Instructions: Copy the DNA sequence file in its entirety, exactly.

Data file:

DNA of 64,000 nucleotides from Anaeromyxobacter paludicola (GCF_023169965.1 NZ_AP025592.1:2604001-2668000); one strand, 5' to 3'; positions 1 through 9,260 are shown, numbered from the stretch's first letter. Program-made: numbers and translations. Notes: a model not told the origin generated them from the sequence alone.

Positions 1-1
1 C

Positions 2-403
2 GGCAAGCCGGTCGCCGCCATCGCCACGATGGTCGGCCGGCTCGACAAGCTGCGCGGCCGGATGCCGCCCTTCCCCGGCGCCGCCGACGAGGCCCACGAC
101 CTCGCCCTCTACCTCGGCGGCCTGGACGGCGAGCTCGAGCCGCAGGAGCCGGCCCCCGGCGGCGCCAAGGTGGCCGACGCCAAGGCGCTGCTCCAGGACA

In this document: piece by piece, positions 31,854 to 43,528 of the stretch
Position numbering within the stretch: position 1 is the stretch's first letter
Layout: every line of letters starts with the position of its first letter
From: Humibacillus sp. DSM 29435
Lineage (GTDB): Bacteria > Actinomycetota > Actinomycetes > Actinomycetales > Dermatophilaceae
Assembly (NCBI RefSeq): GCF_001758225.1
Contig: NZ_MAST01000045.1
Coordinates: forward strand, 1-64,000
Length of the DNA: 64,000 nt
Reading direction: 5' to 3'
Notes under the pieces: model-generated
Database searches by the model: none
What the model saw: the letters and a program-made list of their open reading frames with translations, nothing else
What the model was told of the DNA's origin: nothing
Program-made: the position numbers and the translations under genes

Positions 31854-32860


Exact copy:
DNA of 64,000 nucleotides from Anaeromyxobacter paludicola (GCF_023169965.1 NZ_AP025592.1:2604001-2668000); one strand, 5' to 3'; positions 1 through 9,260 are shown, numbered from the stretch's first letter. Program-made: numbers and translations. Notes: a model not told the origin generated them from the sequence alone.

Positions 1-1
1 C

Positions 2-403
2 GGCAAGCCGGTCGCCGCCATCGCCACGATGGTCGGCCGGCTCGACAAGCTGCGCGGCCGGATGCCGCCCTTCCCCGGCGCCGCCGACGAGGCCCACGAC
101 CTCGCCCTCTACCTCGGCGGCCTGGACGGCGAGCTCGAGCCGCAGGAGCCGGCCCCCGGCGGCGCCAAGGTGGCCGACGCCAAGGCGCTGCTCCAGGACA

In this document: piece by piece, positions 31,854 to 43,528 of the stretch
Position numbering within the stretch: position 1 is the stretch's first letter
Layout: every line of letters starts with the position of its first letter
From: Humibacillus sp. DSM 29435
Lineage (GTDB): Bacteria > Actinomycetota > Actinomycetes > Actinomycetales > Dermatophilaceae
Assembly (NCBI RefSeq): GCF_001758225.1
Contig: NZ_MAST01000045.1
Coordinates: forward strand, 1-64,000
Length of the DNA: 64,000 nt
Reading direction: 5' to 3'
Notes under the pieces: model-generated
Database searches by the model: none
What the model saw: the letters and a program-made list of their open reading frames with translations, nothing else
What the model was told of the DNA's origin: nothing
Program-made: the position numbers and the translations under genes

Positions 31854-32860